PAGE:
MSP passengers weigh visiting family against risks on busiest travel day of pandemic

During this holiday season, in this pandemic year, travelers like Bavana Rangan face a difficult choice: To go or stay.

“So yeah, it’s an emotionally charged decision,” she said. “It’s a stressful time for everyone, especially toddlers, so people’s nerves are a little frayed because everyone wants to be with family. You want to keep your family safe.“

Health officials at the Centers for Disease Control and Prevention are urging Americans not to travel over the holidays.

Among passengers at Minneapolis-St. Paul International Airport, the overwhelming draw was about family.

“We were being cautious about it, and none of us had any symptoms, anything,” said Aaron Klaustereier, an Indiana resident who traveled to see family in Minnesota.

“We decided it would be worth the trip,” he added

An MSP Airport spokesperson says 19,000 people went through security checkpoints here on Sunday. That’s less than half the numbers of last year at this time, but it’s the busiest day dating back to March.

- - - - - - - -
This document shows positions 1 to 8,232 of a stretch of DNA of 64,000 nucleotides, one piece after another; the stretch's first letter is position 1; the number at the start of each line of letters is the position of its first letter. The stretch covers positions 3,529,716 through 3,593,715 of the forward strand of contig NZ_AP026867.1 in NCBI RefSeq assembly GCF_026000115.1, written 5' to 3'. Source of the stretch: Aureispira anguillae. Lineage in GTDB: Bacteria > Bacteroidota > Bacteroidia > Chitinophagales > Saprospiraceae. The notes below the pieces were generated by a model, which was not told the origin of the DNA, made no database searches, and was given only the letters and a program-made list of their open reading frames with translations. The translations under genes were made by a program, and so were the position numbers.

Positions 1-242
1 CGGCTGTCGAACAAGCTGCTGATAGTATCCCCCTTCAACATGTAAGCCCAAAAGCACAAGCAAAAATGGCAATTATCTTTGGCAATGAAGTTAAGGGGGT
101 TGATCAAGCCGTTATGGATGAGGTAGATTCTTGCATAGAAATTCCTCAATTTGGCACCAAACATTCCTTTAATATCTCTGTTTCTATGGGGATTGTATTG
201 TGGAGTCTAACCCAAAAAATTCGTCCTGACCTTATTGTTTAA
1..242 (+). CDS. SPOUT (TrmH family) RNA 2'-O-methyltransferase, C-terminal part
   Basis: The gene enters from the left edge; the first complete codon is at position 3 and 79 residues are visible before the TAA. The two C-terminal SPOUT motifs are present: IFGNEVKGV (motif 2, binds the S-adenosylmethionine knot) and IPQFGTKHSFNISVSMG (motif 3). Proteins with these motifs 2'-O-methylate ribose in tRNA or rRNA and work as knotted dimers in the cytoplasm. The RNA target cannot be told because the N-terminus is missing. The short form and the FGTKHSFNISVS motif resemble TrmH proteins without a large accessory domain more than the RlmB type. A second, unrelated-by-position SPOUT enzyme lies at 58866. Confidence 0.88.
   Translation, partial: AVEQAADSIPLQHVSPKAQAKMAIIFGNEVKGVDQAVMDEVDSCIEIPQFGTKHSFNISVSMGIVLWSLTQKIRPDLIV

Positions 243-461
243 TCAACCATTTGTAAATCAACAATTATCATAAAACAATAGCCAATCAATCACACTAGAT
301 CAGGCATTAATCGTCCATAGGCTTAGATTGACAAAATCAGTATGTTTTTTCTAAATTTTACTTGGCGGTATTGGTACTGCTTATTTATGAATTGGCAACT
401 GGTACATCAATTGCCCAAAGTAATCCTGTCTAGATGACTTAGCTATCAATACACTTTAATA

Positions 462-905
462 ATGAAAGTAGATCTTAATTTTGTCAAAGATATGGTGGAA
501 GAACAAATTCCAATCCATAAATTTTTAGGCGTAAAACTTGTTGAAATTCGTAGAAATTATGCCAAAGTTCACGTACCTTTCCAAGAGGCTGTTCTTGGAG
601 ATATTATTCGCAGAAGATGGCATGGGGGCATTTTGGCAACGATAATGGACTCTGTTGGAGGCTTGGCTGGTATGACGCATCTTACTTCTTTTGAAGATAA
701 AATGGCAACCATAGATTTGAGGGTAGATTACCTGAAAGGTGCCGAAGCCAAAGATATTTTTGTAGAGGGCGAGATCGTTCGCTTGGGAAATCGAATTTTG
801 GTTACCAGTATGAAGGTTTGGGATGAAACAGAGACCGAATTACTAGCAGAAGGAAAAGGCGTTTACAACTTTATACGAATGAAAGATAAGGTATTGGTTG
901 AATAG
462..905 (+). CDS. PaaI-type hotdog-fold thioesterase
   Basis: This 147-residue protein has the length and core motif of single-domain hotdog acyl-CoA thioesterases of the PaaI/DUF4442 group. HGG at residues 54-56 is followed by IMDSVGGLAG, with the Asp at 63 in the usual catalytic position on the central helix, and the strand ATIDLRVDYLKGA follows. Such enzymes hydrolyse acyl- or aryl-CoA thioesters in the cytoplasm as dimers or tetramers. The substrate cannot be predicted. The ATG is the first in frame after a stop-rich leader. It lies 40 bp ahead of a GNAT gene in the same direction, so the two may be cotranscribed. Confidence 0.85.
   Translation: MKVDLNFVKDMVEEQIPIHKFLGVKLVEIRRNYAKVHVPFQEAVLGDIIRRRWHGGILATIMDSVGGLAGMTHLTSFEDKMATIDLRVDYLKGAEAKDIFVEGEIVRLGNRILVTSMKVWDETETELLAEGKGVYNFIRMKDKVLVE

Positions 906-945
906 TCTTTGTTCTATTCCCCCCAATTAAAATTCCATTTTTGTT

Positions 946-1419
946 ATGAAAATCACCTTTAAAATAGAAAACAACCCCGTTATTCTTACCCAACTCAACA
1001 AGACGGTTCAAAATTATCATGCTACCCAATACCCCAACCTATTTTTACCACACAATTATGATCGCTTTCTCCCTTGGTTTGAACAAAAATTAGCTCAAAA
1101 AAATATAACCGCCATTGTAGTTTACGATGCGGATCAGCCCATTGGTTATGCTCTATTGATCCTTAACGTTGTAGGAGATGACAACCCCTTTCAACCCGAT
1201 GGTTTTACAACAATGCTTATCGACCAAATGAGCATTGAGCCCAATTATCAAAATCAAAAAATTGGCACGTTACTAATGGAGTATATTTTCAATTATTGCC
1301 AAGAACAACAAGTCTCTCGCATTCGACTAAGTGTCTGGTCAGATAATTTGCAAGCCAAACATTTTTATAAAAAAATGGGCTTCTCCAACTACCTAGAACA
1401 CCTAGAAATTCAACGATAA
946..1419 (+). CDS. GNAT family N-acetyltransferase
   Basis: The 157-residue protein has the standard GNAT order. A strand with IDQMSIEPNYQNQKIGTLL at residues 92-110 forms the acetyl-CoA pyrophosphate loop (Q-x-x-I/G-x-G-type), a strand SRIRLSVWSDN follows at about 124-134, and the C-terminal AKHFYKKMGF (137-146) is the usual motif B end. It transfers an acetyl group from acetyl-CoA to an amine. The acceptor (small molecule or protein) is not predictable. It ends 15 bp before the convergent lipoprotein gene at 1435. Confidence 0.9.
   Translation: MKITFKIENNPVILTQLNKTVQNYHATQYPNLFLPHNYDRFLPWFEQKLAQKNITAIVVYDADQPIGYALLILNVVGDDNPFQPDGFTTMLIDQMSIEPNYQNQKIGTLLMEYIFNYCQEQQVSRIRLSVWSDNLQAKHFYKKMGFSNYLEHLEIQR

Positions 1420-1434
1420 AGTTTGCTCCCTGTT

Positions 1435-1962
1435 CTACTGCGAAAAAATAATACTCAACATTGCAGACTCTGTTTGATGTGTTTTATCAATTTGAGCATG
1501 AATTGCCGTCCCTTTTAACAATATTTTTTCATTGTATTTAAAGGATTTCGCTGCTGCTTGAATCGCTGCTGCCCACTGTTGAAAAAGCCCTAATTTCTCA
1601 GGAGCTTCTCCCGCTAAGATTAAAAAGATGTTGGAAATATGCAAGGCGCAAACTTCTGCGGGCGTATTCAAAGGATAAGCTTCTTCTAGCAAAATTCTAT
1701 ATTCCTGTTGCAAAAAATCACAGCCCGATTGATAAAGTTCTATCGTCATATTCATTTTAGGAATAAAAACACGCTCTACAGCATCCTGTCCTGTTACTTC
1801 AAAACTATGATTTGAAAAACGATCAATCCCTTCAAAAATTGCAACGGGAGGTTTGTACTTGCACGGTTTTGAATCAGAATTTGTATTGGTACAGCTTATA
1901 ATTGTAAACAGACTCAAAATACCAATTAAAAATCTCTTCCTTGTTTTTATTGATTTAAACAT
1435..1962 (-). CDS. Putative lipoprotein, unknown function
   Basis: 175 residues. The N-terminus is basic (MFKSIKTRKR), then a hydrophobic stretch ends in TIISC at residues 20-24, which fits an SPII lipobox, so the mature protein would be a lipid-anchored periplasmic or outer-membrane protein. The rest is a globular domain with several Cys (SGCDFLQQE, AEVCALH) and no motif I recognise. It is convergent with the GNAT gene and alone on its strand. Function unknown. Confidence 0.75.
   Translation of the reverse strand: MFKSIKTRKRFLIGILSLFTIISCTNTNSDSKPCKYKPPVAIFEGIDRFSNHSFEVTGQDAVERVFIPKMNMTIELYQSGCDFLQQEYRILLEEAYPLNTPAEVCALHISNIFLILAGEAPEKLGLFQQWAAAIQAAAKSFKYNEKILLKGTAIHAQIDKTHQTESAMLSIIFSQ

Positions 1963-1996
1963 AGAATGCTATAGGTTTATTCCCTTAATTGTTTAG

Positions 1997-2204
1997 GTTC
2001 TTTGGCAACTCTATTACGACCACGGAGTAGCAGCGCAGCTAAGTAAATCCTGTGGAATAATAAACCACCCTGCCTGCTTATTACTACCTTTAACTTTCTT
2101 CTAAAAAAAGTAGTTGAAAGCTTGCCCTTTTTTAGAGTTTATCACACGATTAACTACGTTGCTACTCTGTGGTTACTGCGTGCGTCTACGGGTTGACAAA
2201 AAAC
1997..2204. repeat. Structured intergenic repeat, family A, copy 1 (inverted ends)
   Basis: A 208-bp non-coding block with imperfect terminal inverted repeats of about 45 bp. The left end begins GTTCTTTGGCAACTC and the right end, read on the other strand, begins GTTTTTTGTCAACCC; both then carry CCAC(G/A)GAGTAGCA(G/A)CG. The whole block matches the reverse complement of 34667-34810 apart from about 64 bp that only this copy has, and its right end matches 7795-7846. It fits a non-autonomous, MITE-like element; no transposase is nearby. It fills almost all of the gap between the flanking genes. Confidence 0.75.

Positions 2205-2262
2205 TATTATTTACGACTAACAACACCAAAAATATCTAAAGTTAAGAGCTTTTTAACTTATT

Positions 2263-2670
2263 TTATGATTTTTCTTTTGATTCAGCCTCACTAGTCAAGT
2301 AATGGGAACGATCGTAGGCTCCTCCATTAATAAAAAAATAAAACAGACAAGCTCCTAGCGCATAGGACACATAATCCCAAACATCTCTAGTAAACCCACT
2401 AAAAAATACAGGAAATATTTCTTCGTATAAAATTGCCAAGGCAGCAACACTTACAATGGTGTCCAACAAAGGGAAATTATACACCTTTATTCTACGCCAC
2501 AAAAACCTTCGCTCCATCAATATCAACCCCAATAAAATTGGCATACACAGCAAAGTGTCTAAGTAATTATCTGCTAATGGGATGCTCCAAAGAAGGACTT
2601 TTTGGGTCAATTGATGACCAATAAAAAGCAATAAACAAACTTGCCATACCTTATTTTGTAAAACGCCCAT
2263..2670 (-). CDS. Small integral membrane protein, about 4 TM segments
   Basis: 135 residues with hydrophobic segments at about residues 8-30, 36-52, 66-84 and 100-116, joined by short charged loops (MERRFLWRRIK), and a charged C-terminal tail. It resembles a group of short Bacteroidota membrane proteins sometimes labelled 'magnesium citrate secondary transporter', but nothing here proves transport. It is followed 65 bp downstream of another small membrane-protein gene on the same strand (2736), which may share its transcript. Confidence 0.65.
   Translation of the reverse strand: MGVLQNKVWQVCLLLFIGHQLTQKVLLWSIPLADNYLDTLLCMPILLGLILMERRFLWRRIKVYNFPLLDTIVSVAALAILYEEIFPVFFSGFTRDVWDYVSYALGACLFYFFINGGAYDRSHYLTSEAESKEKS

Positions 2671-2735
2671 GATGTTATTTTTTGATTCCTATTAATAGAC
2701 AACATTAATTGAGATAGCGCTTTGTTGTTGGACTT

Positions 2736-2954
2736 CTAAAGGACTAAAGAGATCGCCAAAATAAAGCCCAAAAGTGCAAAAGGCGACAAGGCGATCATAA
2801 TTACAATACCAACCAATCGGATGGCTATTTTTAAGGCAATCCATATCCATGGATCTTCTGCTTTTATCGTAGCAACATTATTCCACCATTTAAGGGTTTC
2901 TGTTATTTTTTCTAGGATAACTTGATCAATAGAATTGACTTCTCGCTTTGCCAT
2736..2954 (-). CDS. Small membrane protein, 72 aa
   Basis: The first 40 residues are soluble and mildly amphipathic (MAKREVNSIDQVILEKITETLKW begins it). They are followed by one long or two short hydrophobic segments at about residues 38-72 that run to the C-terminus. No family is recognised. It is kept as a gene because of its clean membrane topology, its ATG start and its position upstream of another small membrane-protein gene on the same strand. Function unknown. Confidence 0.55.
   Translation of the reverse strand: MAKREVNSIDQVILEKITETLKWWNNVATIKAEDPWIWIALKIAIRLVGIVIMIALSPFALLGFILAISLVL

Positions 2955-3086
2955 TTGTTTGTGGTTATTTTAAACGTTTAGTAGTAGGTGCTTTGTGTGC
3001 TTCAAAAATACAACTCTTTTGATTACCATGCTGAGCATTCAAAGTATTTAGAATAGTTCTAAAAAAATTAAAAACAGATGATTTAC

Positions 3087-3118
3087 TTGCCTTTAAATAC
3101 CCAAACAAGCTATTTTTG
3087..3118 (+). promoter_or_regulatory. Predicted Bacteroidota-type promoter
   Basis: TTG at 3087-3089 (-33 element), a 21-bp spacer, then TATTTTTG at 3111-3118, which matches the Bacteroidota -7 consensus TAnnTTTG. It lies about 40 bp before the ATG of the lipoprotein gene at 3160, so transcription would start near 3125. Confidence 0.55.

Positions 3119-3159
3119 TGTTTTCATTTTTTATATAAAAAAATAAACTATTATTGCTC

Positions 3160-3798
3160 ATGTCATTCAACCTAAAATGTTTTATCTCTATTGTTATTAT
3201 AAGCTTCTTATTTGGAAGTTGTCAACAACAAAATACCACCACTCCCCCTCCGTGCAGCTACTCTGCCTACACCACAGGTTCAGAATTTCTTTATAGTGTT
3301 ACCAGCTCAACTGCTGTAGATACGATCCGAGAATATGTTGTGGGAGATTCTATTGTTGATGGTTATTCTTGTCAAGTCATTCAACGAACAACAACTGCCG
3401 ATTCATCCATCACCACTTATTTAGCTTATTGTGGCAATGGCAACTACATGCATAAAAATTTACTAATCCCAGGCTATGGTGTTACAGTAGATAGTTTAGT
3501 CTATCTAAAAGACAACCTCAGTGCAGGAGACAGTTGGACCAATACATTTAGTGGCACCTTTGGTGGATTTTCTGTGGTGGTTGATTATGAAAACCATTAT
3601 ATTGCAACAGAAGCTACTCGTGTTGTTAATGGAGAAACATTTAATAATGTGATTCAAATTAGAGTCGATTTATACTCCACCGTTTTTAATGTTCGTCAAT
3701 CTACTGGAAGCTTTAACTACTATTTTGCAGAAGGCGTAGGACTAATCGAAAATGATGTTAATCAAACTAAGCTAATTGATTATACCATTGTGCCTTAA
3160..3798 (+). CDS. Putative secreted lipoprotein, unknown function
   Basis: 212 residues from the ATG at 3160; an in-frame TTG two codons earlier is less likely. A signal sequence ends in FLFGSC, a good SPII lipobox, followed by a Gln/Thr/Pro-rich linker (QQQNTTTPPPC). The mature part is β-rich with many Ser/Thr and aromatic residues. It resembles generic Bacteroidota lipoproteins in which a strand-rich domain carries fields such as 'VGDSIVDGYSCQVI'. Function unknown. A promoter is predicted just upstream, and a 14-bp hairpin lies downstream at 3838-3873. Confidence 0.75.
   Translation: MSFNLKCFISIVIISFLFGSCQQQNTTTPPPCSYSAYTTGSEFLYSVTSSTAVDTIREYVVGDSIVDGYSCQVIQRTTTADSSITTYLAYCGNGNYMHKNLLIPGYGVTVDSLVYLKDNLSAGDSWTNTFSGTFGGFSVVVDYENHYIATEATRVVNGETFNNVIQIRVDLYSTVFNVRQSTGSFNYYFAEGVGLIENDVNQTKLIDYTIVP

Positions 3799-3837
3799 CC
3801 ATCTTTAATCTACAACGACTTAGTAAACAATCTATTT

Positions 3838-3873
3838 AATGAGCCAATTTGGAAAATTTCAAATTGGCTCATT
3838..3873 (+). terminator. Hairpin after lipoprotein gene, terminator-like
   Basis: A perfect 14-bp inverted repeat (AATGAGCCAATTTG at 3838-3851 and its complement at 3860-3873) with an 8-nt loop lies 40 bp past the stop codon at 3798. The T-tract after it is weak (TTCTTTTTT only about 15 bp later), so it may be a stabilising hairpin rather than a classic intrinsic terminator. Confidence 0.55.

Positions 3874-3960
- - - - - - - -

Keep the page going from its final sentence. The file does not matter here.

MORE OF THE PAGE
The Transportation Security Administration says it screened 1.1 million people at U.S. airports on Saturday alone.

“I feel pretty safe in the airplane,“ said Nick Meints of Minneapolis, who just flew home after visiting his parents in Denver. “In the airport is where it’s a little more funky.“

But he hedged his bets, reserving a first-class seat and not lingering too long in public areas.

This is his only holiday trip.

“I decided to stay here for Thanksgiving and not come home,“ Meints said. “ I figured going one time would be a little better.“

Then there’s Jackie Sanders.

“Very much I am nervous,“ she said.

Sanders, who has been caring for her 86-year-old mother in South Dakota for the past five months, is trying to get home to Seattle. She said she is still torn over her decision to take a plane.

“I have thought every few days, ‘I wish I had done the drive,’” Sanders said. “But that has dangers, too. You stop when you’re driving.“

Rangan, back home from visiting family in New York State, says her decision to fly was wrenching.

But for her, she says, it was the right thing to do.

“I am a healthcare researcher myself,” she said. “My husband is a physician, and you have to weigh all that, you know. But life also has to go on."